A more realistic mission in the near-term might be a sample return that goes through the plume of the comet after it passes.

  • Tiens van Greuning September 16, 2019, 13:50

    What occurs to me, is that the earlier we launch a mission to one of these visitors, the less DeltaV is needed, and also that most of the mass that needs to be sent to Jupiter is the solid-fuel boosters.

    The third thought occuring to me is that sending a probe to comet Borisov seems to be a tad optimistic with current techonology and political willpower.

    But we do have the LSST coming online in a few years, and possibly we will start seeing more of these interstellar visitors earlier in their trajectory past the Sun.

    So if we are really serious about sending a proper probe (maybe something a bit larger than 3kg) to one of these objects, we should start off by doing the following:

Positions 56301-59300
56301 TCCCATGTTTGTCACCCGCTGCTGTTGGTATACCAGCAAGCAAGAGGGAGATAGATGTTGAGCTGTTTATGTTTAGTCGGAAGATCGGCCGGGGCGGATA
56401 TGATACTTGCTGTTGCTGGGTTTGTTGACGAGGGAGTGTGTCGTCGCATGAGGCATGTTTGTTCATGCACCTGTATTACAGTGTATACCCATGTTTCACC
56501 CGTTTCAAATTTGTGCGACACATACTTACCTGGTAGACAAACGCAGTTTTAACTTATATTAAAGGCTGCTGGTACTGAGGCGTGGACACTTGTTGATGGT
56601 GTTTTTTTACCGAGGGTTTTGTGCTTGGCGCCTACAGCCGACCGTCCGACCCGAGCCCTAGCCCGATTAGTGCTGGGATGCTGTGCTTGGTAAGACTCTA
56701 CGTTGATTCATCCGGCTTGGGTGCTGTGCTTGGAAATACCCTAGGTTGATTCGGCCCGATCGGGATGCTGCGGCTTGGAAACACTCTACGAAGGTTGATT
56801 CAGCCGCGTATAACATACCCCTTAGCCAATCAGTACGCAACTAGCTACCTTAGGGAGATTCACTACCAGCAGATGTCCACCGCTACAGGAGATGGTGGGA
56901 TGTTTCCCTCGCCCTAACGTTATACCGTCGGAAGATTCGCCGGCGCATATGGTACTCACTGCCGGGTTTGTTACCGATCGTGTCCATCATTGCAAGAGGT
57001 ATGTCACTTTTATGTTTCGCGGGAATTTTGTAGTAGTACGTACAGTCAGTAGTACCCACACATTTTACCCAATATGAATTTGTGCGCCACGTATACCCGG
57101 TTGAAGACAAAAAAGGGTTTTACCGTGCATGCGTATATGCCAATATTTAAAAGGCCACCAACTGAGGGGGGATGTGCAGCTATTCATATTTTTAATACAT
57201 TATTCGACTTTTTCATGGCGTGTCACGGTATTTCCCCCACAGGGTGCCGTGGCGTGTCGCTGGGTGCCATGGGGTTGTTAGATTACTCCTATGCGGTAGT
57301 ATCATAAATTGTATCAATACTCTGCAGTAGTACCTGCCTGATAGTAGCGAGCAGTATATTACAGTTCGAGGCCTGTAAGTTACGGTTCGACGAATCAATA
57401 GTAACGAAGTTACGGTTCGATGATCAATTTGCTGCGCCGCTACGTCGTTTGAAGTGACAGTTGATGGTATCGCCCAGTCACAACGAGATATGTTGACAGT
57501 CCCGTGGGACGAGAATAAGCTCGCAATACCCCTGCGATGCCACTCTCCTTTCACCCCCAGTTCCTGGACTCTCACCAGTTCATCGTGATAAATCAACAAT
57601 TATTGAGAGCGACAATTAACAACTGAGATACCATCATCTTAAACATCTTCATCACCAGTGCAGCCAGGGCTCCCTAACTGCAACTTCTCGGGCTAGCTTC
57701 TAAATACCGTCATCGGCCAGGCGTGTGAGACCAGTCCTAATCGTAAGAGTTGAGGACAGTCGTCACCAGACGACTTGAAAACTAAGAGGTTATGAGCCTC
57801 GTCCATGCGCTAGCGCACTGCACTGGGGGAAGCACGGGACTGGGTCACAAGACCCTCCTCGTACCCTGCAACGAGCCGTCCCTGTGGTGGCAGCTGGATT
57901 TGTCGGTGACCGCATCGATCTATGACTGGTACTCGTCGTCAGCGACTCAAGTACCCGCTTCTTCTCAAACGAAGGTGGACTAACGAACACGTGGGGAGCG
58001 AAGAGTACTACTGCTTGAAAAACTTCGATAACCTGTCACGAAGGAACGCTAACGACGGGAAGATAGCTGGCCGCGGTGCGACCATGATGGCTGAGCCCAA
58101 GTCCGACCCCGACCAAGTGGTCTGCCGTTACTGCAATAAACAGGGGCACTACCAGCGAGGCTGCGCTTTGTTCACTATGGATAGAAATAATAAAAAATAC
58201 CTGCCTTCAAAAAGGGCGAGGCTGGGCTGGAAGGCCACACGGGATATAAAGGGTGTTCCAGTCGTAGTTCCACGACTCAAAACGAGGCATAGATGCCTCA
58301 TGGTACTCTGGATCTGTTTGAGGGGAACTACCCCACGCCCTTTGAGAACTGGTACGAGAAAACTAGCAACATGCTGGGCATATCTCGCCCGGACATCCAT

Firstly, book a Falcon Heavy launch for as big a commercially available solid-fuel booster as it can deliver to Jupiter orbit right away.

    Secondly, start developing a probe with a Parker-type heat shield right away.

    Thirdly, launch another identical SF booster to LEO, and find a way to dock your to-be-developed probe to this booster, and train how to do it so that your actual mission can do this without a hitch.

    Then, launch your probe to Jupiter orbit and let it do some science and flyby’s of the moons while it is there.

    And finally, when a suitable target is detected, dock your probe to the booster that should have arrived there years ago, and light her up using Jupiter to slingshot it inward to the Sun and an Oberth Maneuver to take it to your destination with hopefully a lot less energy expenditure and cost than trying to catch comet Borisov would require.

    While you’re at it, send another few SF boosters to Jupiter orbit and manufacture a few of your probes, because I suspect there will be targets aplenty to choose from as our detection abilities continue to improve.

  • Charley September 16, 2019, 16:04